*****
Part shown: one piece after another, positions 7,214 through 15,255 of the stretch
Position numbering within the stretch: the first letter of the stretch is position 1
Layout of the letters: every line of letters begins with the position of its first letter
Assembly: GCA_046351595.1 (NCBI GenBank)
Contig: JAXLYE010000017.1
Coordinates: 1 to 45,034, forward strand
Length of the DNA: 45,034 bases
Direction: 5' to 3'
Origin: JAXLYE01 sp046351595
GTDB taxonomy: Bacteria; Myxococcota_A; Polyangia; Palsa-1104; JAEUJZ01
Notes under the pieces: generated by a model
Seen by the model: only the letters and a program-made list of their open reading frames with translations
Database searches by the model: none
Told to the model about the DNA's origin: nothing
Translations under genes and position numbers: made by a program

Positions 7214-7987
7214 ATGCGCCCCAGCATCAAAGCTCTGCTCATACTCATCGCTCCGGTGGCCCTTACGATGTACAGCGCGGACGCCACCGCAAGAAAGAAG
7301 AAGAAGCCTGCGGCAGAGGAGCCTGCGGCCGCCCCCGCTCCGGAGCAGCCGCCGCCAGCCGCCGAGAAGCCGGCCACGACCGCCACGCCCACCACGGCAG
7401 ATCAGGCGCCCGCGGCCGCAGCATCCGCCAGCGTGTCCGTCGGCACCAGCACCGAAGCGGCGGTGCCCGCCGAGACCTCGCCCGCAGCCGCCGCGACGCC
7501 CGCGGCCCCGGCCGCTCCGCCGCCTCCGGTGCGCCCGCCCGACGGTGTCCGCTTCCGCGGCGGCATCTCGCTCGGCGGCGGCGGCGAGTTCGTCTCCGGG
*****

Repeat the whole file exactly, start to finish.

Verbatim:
Part shown: one piece after another, positions 7,214 through 15,255 of the stretch
Position numbering within the stretch: the first letter of the stretch is position 1
Layout of the letters: every line of letters begins with the position of its first letter
Assembly: GCA_046351595.1 (NCBI GenBank)
Contig: JAXLYE010000017.1
Coordinates: 1 to 45,034, forward strand
Length of the DNA: 45,034 bases
Direction: 5' to 3'
Origin: JAXLYE01 sp046351595
GTDB taxonomy: Bacteria; Myxococcota_A; Polyangia; Palsa-1104; JAEUJZ01
Notes under the pieces: generated by a model
Seen by the model: only the letters and a program-made list of their open reading frames with translations
Database searches by the model: none
Told to the model about the DNA's origin: nothing
Translations under genes and position numbers: made by a program

Positions 7214-7987
7214 ATGCGCCCCAGCATCAAAGCTCTGCTCATACTCATCGCTCCGGTGGCCCTTACGATGTACAGCGCGGACGCCACCGCAAGAAAGAAG
7301 AAGAAGCCTGCGGCAGAGGAGCCTGCGGCCGCCCCCGCTCCGGAGCAGCCGCCGCCAGCCGCCGAGAAGCCGGCCACGACCGCCACGCCCACCACGGCAG
7401 ATCAGGCGCCCGCGGCCGCAGCATCCGCCAGCGTGTCCGTCGGCACCAGCACCGAAGCGGCGGTGCCCGCCGAGACCTCGCCCGCAGCCGCCGCGACGCC
7501 CGCGGCCCCGGCCGCTCCGCCGCCTCCGGTGCGCCCGCCCGACGGTGTCCGCTTCCGCGGCGGCATCTCGCTCGGCGGCGGCGGCGAGTTCGTCTCCGGG